Android's main feature is that it is open source. Including the kernel, UI, libraries, and key apps, the full operating system's source code is publicly available.
Therefore, anyone can create Android from the source code and flash it onto a compatible device (with the right technical skills). Different groups - some commercial and some hobbyists - have been able to create alternative distributions of Android due to this flexibility. In common parlance, these are known as custom ROMs, but a better term would be custom firmware.
We should pause and assess the enormity of the job ahead before diving into the murky world of building custom versions of Android. If you are not familiar with coding, Linux, or Makefiles, then this is not the course for you.
The Android operating system is a complete package. It contains a number of different components. Android's complexity and usefulness weren't created overnight. Therefore, any customizations you wish to make need to start small. The creation of a radically different alternative Android distribution will require a lot of time and effort.
Making your own custom Android ROM can be rewarding if you are familiar with writing code and know a bit about Makefiles and compilers. A custom Android firmware could theoretically be built for any computing device that was capable of running a modern operating system. We will, however, limit our efforts to developing Android for Google's Pixel devices to make life easier.
You must be familiar with Linux in order to build Android. The terminal will be used a lot, and you will have to be comfortable using shell commands. Linux virtual machines might work, but I recommend that you use a dedicated PC.
As a minimum, you'll need 400GB of disk space, and no less than 16GB of RAM would be ideal. An advanced 64-bit processor will be necessary.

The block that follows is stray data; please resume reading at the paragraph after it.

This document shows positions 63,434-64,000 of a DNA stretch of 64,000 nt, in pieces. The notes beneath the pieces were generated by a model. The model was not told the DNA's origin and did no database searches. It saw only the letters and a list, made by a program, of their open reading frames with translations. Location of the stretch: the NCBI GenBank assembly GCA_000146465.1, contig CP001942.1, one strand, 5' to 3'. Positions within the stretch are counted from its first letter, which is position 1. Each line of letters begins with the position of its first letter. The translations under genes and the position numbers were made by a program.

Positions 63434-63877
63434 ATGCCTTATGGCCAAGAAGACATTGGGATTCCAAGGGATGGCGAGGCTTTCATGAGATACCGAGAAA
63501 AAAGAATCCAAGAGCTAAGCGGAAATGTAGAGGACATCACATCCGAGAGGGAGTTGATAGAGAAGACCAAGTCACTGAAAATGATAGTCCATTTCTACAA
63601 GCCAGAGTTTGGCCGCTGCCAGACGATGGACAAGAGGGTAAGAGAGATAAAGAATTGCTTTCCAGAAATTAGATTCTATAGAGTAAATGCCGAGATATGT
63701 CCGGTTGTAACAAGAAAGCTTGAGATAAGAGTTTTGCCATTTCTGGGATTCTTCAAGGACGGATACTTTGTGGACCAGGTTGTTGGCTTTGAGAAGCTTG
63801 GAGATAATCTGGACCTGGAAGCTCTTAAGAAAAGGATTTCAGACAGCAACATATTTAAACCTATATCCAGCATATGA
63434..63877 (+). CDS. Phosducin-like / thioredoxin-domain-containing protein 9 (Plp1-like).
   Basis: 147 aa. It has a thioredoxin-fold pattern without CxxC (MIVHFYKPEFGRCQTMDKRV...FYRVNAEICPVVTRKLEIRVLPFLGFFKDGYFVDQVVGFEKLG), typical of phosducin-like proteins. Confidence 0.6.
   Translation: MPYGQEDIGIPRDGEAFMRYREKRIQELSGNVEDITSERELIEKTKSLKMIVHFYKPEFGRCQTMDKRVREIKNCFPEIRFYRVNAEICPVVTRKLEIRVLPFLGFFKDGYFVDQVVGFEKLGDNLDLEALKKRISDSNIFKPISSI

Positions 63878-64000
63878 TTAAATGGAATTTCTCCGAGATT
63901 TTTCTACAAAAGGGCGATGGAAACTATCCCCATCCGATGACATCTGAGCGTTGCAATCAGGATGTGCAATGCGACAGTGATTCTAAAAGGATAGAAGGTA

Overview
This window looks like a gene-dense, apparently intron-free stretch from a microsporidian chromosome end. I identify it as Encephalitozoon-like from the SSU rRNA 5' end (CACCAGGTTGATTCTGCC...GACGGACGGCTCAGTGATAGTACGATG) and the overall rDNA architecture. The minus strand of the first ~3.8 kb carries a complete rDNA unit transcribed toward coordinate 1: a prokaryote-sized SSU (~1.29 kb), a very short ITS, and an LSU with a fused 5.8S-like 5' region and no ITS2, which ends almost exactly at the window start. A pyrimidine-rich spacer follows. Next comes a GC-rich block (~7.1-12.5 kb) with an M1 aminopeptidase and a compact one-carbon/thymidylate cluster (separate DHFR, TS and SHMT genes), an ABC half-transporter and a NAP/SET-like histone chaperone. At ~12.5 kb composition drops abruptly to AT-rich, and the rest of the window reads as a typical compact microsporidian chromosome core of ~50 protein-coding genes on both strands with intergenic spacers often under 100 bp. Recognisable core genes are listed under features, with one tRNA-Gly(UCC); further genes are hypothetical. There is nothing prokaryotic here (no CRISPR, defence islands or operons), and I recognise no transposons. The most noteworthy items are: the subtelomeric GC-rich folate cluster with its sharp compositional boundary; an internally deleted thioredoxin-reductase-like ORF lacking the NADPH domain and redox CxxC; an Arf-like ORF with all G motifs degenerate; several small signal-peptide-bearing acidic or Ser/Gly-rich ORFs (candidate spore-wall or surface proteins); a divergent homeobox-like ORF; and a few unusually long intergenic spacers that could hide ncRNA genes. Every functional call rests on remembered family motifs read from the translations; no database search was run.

According to Google, building Android on a 6-core machine with 64GB of RAM takes about five times as long as on a 72-core machine with similar RAM. When I tested it, I foolishly used hardware from a decade ago on a dual-core machine. Approximately 24 hours passed!
Be patient. Android development takes time. It can take hours to sync the source repository (depending on how fast your Internet connection is). And a complete rebuild takes many hours to complete.
The build might take up to 20 minutes even after you make a minor change. This is dependent on your hardware. You won't be able to use your new Android version right away.
Google services are not included in the Android Open Source Project version. So you won't be able to get access to Google Play, YouTube, Gmail, or Chrome. These 'gapps' can be flashed onto your custom firmware, but I will leave you to find out how to do that.
To build a custom ROM, follow these steps. To build your own version of Android, download and build the Android Open Source Project, then modify the source code.
Documentation about building AOSP is provided by Google. You should read it again, then reread it. Be careful not to skip steps and don't assume you know what's coming next.
Set up a build environment - which includes installing the right development tools. The 'Repo' tool is used to grab the source. Some drivers can only be obtained as proprietary binaries. the 'lunch' tool allows you to select a target. Use 'm' to start the build. Flash the build onto your device — using ADB and fastboot.
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